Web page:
Parents are to be given advice on how to sing nursery rhymes, teach the alphabet and a range of other activities. They are to do this with children before they start school. The move is a bid to close the gap in skills between disadvantaged pupils and their peers.
The Department for Education (DfE) has launched two programmes worth £13.5m to give families extra support. This is to help boost preschool children’s language and communication skills at home.
It comes after a recent Oxford University Press report found that nearly half of five and six-year-olds are at risk of underperforming academically because they have a limited vocabulary.
The first initiative, backed by £5m in funding, will trial projects that provide advice to parents on how to help their child learn new words through reading, learning the alphabet and nursery rhymes.
The second is an £8.5m scheme for local councils that will fund projects. These projects will improve early language and literacy skills among the most disadvantaged youngsters.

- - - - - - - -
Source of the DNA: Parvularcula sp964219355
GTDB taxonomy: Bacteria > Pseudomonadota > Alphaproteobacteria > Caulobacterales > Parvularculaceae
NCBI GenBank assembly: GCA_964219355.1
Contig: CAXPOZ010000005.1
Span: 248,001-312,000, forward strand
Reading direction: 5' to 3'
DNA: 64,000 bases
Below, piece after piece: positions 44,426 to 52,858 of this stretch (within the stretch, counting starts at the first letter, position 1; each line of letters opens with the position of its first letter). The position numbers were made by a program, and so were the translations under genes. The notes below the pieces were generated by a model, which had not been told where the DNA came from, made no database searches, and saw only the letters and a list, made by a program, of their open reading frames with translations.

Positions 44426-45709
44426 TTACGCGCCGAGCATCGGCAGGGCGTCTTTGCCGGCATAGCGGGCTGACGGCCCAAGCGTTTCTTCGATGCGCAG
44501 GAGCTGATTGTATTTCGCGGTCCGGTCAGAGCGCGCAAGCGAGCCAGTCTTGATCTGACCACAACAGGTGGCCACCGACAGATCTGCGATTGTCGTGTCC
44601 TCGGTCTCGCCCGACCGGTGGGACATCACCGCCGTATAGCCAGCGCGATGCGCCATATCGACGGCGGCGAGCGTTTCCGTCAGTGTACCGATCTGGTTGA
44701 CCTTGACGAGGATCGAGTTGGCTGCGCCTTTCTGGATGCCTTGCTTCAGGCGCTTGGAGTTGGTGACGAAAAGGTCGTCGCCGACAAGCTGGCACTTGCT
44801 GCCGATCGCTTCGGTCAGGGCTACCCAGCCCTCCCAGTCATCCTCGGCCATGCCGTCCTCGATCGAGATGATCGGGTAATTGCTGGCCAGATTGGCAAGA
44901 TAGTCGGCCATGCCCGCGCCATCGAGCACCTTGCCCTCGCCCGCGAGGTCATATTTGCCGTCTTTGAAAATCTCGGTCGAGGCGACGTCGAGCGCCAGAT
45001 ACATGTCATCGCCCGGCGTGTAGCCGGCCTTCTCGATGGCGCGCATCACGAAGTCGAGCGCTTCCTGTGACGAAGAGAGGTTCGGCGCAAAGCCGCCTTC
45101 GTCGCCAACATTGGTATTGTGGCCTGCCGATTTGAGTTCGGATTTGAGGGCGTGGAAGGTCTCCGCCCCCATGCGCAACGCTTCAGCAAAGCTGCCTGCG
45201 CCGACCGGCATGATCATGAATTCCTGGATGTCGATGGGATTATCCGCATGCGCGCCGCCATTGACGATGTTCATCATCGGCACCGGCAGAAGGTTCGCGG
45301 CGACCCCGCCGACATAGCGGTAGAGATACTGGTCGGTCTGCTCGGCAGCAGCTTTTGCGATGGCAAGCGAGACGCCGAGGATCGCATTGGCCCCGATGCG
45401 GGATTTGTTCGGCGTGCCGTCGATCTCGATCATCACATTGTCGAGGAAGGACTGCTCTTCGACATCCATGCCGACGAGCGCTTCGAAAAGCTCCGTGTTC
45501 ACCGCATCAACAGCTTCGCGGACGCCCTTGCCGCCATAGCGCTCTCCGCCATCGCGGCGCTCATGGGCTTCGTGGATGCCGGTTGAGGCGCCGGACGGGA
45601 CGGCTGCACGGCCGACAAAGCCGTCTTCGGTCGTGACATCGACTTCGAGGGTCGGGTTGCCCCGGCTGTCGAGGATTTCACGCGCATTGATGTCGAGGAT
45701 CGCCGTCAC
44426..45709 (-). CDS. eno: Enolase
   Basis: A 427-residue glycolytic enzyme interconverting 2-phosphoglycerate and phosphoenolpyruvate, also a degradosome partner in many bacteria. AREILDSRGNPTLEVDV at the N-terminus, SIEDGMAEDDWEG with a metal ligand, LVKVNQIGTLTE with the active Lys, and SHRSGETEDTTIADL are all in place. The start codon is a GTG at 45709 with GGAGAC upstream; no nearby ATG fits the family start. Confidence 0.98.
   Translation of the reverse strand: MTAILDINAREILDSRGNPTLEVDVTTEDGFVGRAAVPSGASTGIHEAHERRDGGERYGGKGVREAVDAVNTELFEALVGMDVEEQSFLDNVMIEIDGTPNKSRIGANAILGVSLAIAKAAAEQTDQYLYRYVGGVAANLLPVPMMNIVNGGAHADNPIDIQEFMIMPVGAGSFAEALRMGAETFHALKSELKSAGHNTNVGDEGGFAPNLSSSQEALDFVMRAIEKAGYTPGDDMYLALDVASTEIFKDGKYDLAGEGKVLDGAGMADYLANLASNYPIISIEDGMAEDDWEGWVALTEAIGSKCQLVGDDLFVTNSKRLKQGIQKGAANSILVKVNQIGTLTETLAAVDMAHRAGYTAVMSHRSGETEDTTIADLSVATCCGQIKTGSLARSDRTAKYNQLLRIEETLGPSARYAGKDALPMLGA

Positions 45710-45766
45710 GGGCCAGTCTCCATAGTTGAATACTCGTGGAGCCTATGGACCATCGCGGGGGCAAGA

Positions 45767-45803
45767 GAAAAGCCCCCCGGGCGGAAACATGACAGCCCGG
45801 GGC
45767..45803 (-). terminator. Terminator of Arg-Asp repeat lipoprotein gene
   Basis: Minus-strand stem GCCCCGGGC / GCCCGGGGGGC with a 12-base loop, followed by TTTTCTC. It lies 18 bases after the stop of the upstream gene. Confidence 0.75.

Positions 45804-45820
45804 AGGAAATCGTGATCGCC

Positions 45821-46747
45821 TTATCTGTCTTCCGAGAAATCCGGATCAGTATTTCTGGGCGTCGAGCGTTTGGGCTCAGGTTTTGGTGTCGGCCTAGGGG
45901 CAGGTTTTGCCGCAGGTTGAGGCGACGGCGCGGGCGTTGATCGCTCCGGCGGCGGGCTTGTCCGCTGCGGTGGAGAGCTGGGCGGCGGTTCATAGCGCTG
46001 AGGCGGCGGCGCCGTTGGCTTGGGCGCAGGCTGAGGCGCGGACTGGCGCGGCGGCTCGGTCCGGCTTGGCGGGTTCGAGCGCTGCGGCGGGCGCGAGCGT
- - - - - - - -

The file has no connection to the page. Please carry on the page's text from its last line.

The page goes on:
The measures will help to close the “word gap”. It’s a gap in communication and vocabulary skills between rich and poor youngsters when they start school, the DfE said.
Damian Hinds, the education secretary, said: “It is important that parents and families can feel confident about supporting their children, so they can start school with the appropriate level of language and social skills.
“This new support will help parents with early language learning at home by giving them practical advice on activities like reading and learning the alphabet which are so important in making sure no child is left behind.”
Sir Kevan Collins, chief executive of the Education Endowment Foundation (EEF), which will run the £5m scheme, said: “By testing different ways of tackling issues like the early years ‘word gap’, this new fund will give us much-needed information about how we can give parents the tools they need to give their child the very best start in life.”